idverde’s Head of Assets and Fleet, Angus Lindsay, considers how times will change with Covid-19 and Brexit our new realities, and encourages us to make the most of the vehicles we have.
The phrase “necessity is the mother of invention” – meaning that when the need for something becomes essential, you are forced to find ways of achieving it – has pretty much been the foundation for all good inventions, and remains as relevant today as it was back when Plato first came up with it.
With the changes and challenges ahead of us, we all need to think a bit smarter to become that little bit more efficient and effective in what we do. Living with COVID-19 and Brexit are our new realities, but reducing our impact on the environment remains a constant challenge in which we all must play our part. Come 1 January, it remains unclear where we will be if a deal can’t be struck with Europe; we could face tariffs on products we use on a daily basis from chainsaws to excavators (I am already aware of one manufacturer who is putting £4k per vehicle on new ones arriving in the UK after 1 January).
So, we need to think smarter and make better use of the assets and vehicles we employ in our day to day operations, but how do we do this? Specifying equipment in the first instance is a good start. Considering their use, not just for the main job, but throughout the year. A good example is the beavertail truck. We all need to move machinery and equipment around and this configuration of vehicle negates the need for a trailer, making it easier for a two-person team to access sites without having to worry about reversing a trailer. The beavertail’s biggest limitation is it can only carry equipment which can be moved under its own power and transporting loose material is a bit more difficult. Why not, therefore, work with the manufacturer and design something that better suits your needs and gives year-round flexibility?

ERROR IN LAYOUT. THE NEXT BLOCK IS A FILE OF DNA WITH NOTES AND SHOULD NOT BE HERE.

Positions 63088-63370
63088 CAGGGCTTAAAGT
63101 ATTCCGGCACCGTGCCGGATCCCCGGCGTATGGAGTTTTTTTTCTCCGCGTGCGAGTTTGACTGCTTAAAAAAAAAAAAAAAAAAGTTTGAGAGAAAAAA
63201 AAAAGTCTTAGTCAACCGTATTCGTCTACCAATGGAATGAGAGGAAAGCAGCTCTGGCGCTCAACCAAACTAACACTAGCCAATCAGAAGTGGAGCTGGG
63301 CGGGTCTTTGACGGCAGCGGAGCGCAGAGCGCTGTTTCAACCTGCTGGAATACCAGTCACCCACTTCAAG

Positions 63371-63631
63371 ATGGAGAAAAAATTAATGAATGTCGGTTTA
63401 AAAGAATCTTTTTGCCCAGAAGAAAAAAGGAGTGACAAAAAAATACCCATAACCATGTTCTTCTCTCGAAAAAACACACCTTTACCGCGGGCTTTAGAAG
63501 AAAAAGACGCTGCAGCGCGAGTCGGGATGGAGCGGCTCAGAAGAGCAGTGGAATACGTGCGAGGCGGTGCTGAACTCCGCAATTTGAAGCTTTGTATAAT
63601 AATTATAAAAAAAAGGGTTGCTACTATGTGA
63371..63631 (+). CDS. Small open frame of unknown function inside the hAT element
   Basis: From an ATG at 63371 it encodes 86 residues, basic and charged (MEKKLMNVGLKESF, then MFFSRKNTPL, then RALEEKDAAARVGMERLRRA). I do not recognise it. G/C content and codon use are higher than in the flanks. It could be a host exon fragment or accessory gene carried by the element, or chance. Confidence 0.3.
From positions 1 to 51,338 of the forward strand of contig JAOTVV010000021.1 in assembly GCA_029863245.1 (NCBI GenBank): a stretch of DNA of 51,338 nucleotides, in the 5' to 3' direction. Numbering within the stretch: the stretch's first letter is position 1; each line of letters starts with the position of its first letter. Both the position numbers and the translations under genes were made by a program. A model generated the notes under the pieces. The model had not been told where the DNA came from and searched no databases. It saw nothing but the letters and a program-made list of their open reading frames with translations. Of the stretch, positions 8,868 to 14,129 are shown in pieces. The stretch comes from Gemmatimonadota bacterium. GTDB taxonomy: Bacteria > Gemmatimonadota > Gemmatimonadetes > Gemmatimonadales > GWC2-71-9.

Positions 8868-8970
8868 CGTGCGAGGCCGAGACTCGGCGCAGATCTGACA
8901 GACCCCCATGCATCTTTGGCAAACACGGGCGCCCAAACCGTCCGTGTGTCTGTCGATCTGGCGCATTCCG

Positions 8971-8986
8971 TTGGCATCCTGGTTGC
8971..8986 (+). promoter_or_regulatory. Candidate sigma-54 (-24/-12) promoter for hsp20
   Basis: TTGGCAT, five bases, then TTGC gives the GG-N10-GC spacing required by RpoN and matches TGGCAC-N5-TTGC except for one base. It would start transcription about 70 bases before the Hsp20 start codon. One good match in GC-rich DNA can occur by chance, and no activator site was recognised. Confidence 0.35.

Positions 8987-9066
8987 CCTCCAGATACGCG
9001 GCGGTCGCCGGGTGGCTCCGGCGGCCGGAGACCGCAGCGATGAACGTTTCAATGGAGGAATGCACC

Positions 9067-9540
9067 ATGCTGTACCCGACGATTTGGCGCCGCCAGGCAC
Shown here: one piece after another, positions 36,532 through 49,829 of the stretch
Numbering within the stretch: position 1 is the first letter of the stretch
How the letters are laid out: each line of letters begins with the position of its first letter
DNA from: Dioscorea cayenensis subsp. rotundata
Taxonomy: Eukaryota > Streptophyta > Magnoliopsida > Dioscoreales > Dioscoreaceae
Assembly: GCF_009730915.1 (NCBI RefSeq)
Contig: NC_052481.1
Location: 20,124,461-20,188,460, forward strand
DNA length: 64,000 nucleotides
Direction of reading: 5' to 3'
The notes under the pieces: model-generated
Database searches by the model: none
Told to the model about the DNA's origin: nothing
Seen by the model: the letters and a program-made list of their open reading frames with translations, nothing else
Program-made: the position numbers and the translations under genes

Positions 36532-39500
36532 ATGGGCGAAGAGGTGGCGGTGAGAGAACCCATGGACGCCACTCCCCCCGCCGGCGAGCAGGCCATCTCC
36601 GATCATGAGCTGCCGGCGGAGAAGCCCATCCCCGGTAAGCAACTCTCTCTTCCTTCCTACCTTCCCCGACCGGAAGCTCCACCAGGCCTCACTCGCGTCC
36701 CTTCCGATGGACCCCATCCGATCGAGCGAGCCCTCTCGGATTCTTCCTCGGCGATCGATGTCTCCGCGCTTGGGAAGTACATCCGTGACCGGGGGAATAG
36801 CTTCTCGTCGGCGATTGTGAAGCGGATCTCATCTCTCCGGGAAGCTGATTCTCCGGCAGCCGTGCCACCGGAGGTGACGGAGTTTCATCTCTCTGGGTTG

Taking ideas from other industries and adapting them to suit your needs should be part of your everyday thinking as you might just see something which, with a little tweaking, may save you time and money. One thing is for sure, equipment costs are on the rise as we move towards cleaner fuel sources, and so getting the best out of it needs to be a priority, as does stretching its operational life through better maintenance regimes and using the right equipment for the job required.
As we are all too aware there is a need to reduce our reliance on chemicals for weed and pest control and the agricultural sector is at the forefront of developing new technology to address this issue. This sector has been using spot application systems for field-scale weed control for many years; these systems can easily be adapted for hard surface spraying targeting only the weed and nothing else – saving vast amounts of chemical. Is it too much of a leap to fit them to road sweepers which are driving up and down the road anyway?
I would encourage everyone to review the vehicles and equipment they utilise and consider where they can streamline their operations by getting more out of the expensive prime movers and those who operate them. It doesn’t hurt to think outside the box, but you just need to be prepared to return to reality when your hydrogen-powered remote-control multi-functional power unit doesn’t materialise.
Angus’s article is also published in the November 2020 issue of Pro Landscaper magazine.